The annual Bridges Conference is fast approaching! This conference provides a platform for mathematicians, artists, mathematical artists, and artistic mathematicians to interact and inspire one another. It’s really quite the event. It’s one of the rare places where you can talk about being interested in both fine art and abstract mathematics without provoking any surprised or puzzled looks.
I participated for the first time last year, when the conference was held at the University of Baltimore. This year, the conference is to be held at the University of Jyväskylä in Finland. During last year’s conference, I exhibited a series of three small works, and very much enjoyed meeting many interesting and friendly folks. I’m expecting to see some of these same people at this year’s conference. To name a few, I’m hoping to run into David Chappell and Nathan Selikoff, whose work I particularly appreciate. If you want to check out the rest of the work that will be on display this year, check out the online gallery, which includes a bit of my own work.
My over-arching goal in attending Bridges is to learn how to stop and better appreciate the aesthetics of math on both a visual and conceptual level. I want to learn how to better merge my current activities as a mathematician and my previous artistic training (I have a BA in studio art with a minor in art history from Indiana University), and so I want to see how others have succeeded in this regard.
Furthermore, I want to learn how to better integrate my faith in Christ into my artwork, and I want to learn how to use my role as a mathematician to my advantage as a servant in the Kingdom of God. In other words, my intention to unite my mathematical and artistic interests is part of my broader intention to unite my mathematical, artistic, and religious pursuits. My desire to move toward this goal provided the primary motivation for creating this blog, and I would like my aspirations toward this goal to motivate more of my activities in general. For example, I’d like to think more about the following questions:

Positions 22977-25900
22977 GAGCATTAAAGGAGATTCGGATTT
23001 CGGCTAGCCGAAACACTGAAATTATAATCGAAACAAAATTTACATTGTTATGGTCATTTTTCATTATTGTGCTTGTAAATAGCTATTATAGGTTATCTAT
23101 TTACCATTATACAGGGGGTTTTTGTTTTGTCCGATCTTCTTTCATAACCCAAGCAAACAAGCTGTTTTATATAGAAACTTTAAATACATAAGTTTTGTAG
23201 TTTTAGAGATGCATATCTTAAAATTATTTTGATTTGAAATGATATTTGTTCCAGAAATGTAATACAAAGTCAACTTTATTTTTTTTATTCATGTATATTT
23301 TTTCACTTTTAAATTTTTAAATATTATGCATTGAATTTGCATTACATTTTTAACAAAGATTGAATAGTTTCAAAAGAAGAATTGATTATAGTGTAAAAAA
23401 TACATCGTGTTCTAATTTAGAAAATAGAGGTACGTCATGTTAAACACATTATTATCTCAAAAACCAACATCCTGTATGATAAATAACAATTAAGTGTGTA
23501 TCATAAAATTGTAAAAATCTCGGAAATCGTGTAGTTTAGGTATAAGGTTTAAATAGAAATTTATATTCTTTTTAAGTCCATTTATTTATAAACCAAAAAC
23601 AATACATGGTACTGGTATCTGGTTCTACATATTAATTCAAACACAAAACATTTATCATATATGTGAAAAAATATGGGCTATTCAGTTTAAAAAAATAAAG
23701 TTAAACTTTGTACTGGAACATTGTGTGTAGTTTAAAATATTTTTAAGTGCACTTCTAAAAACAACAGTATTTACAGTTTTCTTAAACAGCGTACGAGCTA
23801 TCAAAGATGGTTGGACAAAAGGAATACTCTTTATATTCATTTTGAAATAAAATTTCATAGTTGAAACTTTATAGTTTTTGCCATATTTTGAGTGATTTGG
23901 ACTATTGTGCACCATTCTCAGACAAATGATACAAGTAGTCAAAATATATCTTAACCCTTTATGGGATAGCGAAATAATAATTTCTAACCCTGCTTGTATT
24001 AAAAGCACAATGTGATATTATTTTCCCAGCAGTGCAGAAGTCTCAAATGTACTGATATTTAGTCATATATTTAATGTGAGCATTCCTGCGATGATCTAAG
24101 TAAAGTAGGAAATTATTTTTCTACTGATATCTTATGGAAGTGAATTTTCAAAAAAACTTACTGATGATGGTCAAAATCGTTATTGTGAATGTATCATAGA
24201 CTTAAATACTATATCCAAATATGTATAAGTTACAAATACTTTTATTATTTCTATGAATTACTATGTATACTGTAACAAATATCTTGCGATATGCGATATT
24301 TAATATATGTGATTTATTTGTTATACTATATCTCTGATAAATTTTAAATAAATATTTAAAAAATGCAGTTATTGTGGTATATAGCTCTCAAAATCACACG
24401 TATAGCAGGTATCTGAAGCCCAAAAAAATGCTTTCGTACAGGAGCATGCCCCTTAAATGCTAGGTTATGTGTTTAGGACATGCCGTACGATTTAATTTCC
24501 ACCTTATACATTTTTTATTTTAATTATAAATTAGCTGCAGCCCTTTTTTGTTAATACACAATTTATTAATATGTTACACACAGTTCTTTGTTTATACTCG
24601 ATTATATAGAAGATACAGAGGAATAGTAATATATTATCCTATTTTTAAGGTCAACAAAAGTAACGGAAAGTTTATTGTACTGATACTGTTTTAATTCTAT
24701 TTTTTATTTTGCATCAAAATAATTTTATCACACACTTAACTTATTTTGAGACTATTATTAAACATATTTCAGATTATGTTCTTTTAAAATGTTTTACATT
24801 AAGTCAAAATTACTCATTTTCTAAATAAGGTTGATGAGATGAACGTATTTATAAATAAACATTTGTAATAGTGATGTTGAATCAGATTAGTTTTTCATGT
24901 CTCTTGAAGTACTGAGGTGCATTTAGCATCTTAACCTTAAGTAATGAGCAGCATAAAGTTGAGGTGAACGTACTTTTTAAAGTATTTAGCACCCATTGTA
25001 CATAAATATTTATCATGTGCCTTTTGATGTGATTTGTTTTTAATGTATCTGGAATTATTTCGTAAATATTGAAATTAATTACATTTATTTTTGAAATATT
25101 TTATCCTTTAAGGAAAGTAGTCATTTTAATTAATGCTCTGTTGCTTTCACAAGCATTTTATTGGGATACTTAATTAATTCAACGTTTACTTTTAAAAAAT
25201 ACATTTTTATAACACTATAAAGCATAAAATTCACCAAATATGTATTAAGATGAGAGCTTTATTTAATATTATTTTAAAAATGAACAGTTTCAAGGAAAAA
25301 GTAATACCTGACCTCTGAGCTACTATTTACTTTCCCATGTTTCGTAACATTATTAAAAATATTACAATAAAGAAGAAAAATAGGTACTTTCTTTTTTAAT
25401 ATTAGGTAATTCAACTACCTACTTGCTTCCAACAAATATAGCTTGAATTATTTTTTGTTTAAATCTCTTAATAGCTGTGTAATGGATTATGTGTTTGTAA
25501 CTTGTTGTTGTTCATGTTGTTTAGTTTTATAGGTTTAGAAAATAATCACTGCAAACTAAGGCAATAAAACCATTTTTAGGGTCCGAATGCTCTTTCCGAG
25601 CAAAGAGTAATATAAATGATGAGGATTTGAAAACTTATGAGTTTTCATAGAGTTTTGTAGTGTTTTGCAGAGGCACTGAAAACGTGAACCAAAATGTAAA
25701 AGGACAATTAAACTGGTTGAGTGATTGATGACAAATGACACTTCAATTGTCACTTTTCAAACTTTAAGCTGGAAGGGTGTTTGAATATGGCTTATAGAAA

- How can I create art that is at once aesthetically potent, mathematically non-trivial, and aligned with a Christian worldview?
- How can I be active in the professional mathematical community in such a way that reflects well on the Christian faith while gathering knowledge that can be transferred into the realm of visual art?
- How can I follow Christ in such a way that embraces God’s reign over all aspects of life and the world around us (including art and math)?
Regarding the first and third questions, the book Art and the Bible by Francis Schaeffer has provided some helpful insights. Regarding the second question, I try to consider examples set by other mathematically trained Christians such as Vern Poythress and John Lennox. But, I’m always interested in learning about other resources that might help me consider these questions (and other related issues).